From Greta Thunberg’s resounding message to Extinction Rebellions protests and strikes, there has been a major revolution in the way we think and talk about climate change. Every aspect of our lives has become linked to the climate change dialogue in some way, whether it be the food we eat, the clothes we buy, or the companies we support. The general public is growing more and more aware to how climate change impacts our lives at all levels.

    Anthroposphere, Oxford’s Climate Review, embodies the shift as an interdisciplinary journal, which looks at climate change through the lens of not only science, technology, and policy, but also of history, popular culture, literature, and the arts. Released termly, it features material from people of a broad set of backgrounds and interests on four continents, all wrapped  in a beautiful artistic package. Whether it be a feature on the detriments of the Greek mining industry or food security for native Fijians, each article delves into the impacts, seeking to expose climate change as an undercurrent to daily life.

       Anthroposphere has grown into an international publication which draws readers, writers, and editors from across four continents.  Started in Oxford in 2018, it is the first interdisciplinary climate magazine produced by university students. The staff believe that the magazine’s goals are strengthened by greater diversity of perspective and are working with students and young people from California to the Philippines to spread climate writing opportunities.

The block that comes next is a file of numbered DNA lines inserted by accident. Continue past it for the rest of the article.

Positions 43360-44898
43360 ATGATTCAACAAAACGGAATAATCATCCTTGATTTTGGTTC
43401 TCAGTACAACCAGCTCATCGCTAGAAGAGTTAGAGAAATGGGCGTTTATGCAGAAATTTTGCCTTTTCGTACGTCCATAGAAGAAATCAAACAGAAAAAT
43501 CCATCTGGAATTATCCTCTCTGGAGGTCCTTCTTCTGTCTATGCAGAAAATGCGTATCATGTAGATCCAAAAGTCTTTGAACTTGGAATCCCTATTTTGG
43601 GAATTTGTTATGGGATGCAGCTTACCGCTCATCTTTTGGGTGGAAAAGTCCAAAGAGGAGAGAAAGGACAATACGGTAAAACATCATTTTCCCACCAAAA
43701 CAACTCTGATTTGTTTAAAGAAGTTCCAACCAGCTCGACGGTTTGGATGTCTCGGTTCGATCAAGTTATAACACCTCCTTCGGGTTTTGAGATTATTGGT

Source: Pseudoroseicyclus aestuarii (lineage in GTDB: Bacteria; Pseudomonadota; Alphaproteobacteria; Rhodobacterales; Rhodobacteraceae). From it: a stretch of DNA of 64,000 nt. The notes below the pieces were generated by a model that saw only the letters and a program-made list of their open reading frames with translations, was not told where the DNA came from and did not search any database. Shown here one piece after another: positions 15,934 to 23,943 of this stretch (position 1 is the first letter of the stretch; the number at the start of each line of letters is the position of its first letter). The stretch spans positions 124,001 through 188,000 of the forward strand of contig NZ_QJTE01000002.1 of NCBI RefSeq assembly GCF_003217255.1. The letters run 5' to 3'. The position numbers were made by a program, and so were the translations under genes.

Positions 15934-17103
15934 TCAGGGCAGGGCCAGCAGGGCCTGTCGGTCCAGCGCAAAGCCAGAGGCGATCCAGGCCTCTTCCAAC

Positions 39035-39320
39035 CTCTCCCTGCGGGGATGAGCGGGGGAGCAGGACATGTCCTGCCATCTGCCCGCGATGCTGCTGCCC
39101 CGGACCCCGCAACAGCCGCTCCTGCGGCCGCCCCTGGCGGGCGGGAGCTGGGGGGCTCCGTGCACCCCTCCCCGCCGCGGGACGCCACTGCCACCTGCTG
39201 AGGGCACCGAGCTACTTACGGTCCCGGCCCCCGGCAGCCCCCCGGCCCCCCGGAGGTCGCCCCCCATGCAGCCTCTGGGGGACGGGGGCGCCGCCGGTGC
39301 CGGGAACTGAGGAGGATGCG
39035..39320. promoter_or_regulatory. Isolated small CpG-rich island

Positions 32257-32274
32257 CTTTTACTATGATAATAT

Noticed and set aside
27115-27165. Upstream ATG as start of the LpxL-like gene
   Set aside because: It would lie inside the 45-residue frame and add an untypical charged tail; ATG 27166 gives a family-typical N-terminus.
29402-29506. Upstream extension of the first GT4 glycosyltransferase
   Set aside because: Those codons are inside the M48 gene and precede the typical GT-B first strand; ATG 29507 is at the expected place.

Anthroposphere hopes that its accessible prose and style will mean a broad audience will be enticed to pick it up and engage with the daily experience of  climate change, from its scientifically attributed impacts to the most local and personal experiences. The climate revolution cannot fizzle: too much rests on pushing back against the status quo. Anthroposphere hopes it can be a small part of keeping that ember burning.